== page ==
Money on Your Mind? How to Stay Out of Trouble When Managing Waste

Waste disposal is an expensive business, and many landowners knowbusiness-17965_640 that money can be made from a gate fee for the acceptance of waste from those looking to dispose of it cheaply. In the same way, site operators may be looking to save money by recovering waste to use in a project, instead of using more expensive non-waste. It’s a tempting prospect, but how can you carry out these activities whilst staying on the right side of the law?

This area is complex, as there are some cases where it is acceptable to use waste for ‘benefit’. To clear this up (excuse the pun) we have some handy indicators which should help to determine what you’re doing and how you can avoid a hefty fine.

There are two things that you might be doing: Either Recovery or Disposal.

Recovery – Waste recovery is when waste is used to replace other non-waste materials to achieve a beneficial outcome in an environmentally sound manner. The clearest indicator is when it can be shown that the waste used is a suitable replacement for non-waste materials that would otherwise have to be used to achieve the end benefit.

Disposal – When waste materials are eliminated in an environmentally sound manner. If this is the reason for a proposed operation, it cannot be a recovery operation, even if there is some secondary benefit.

If you’re unsure, please call us on 01743 343 403 to discuss your operations

If you’re not sure if your activity is recovery or disposal then iStock_sandy hill thumbyou’ve come to the right place! Answer the yes/no questions below to help discern how your activity is classified. 

  1. Is there a clear ‘benefit’ to the activity? In this instance, a ‘benefit’ is something that uses the waste as part of an operation. An example of this would be using waste soil to fill a void in order for foundations to be built.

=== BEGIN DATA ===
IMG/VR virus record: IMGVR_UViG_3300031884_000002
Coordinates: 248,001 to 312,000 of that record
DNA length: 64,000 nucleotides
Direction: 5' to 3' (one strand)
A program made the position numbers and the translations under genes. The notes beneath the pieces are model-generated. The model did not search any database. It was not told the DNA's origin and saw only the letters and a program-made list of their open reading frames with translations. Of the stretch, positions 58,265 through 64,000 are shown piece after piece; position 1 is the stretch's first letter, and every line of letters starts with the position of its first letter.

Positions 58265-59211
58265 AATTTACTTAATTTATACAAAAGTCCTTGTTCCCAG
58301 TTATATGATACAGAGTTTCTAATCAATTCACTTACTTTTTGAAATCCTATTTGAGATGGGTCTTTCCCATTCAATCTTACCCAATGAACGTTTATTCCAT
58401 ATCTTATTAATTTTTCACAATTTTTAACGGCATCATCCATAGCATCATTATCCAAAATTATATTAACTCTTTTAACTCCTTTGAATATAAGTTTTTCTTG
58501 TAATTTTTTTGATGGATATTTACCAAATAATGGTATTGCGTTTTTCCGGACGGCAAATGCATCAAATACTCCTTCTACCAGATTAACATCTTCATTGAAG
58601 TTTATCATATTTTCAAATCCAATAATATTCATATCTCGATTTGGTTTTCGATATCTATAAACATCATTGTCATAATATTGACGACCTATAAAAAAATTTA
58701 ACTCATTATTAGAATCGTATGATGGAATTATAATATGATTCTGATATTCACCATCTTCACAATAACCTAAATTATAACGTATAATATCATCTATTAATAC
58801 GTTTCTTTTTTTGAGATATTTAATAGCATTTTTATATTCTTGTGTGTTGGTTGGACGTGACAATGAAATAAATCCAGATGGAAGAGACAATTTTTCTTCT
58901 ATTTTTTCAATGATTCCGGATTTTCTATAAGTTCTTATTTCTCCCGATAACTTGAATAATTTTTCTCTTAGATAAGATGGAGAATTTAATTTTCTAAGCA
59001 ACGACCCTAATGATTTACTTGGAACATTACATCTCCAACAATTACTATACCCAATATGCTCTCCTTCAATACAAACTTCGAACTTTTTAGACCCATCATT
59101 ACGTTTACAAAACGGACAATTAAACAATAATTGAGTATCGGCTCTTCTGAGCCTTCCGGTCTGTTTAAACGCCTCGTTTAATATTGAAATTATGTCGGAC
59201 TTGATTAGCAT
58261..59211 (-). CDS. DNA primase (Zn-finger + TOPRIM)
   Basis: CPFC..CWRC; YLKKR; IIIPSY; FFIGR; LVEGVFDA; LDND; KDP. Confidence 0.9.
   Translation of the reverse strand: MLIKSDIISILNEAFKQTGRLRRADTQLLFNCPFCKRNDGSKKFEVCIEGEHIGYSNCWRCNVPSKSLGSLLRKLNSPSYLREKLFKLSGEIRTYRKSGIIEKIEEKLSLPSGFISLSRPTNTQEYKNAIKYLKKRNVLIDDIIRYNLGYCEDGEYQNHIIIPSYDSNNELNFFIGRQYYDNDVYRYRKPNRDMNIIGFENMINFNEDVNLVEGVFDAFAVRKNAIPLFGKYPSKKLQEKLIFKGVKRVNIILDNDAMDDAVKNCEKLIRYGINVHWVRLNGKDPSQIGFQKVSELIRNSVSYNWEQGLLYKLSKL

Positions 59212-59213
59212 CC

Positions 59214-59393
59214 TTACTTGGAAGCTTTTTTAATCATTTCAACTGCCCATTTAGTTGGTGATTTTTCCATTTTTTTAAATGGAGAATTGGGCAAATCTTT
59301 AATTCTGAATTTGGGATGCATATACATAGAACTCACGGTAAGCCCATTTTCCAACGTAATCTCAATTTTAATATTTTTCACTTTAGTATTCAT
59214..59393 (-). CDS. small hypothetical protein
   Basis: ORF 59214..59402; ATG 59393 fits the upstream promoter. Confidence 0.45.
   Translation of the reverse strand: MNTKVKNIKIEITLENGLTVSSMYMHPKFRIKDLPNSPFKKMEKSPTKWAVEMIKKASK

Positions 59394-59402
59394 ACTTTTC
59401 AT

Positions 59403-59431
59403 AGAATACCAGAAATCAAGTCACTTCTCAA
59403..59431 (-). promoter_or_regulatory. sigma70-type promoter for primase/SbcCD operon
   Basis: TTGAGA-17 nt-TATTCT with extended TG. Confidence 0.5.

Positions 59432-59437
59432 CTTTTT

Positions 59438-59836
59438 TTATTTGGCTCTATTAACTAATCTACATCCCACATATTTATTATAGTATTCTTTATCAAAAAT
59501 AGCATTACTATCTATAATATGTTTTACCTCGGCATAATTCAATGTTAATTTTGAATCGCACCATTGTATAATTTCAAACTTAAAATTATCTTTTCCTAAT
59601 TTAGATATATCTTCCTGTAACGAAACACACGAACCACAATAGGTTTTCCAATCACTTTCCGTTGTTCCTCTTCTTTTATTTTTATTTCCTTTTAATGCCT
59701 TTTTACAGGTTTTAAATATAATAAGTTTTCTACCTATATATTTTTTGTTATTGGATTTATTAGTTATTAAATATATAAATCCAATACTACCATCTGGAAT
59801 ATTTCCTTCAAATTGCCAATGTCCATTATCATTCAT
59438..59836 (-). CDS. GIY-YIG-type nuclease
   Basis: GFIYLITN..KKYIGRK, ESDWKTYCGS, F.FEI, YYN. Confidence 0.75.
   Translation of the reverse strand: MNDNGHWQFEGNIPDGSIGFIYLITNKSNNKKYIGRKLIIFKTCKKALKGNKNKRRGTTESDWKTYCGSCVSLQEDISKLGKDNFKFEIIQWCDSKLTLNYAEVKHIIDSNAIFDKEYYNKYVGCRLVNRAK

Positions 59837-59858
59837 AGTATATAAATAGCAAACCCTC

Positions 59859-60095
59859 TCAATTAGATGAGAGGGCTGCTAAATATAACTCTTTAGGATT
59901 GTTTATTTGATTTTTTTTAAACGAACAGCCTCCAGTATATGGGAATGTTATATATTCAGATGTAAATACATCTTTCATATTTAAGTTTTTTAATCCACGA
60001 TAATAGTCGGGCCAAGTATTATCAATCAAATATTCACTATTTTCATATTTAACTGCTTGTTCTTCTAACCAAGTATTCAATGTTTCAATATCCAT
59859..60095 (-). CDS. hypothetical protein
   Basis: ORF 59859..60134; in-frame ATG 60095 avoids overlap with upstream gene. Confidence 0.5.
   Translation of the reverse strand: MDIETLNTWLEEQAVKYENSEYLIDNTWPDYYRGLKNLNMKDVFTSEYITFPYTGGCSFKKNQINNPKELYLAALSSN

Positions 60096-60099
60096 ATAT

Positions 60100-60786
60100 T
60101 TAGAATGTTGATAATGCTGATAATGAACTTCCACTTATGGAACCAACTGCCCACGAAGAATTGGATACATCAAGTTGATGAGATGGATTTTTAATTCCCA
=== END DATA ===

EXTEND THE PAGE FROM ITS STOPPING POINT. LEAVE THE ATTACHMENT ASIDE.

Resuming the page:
1. Is the recovered material suitable for its intended use? The waste types able to be used often depend on the environmental setting where the intended activity would take place. I.e. a very environmentally sensitive area would only be able to take completely inert material.
  1. Is the minimum amount of waste being used to achieve this benefit? You can’t just say that you’ll be using more than you need so it’s easier for you to dispose of all of the waste instead of just the required fraction.
  1. Are you recovering the waste and putting it to better use? Is the waste being used a substitute for a non-waste material? Showing that the proposal would have a strong likelihood of being undertaken using non-waste materials would be a strong indicator that the activity is a recovery operation.
  1. Will the proposal be completed to an appropriate standard? It is important for the recovery operation has been well thought through and has been deigned to give an effective and lasting benefit. If not, the benefit of the deposition isn’t realised.

If the answer to all of the above is ‘YES’ then you are likely to be carrying out a waste recovery activity.  If the answer is ‘NO’ to any of the above, or are unsure, then you may be carrying out a disposal activity and could be breaking the law. Either way, you are likely to need an environmental permit.

For further advice, or assistance on obtaining the right permit for your activity please contact us.

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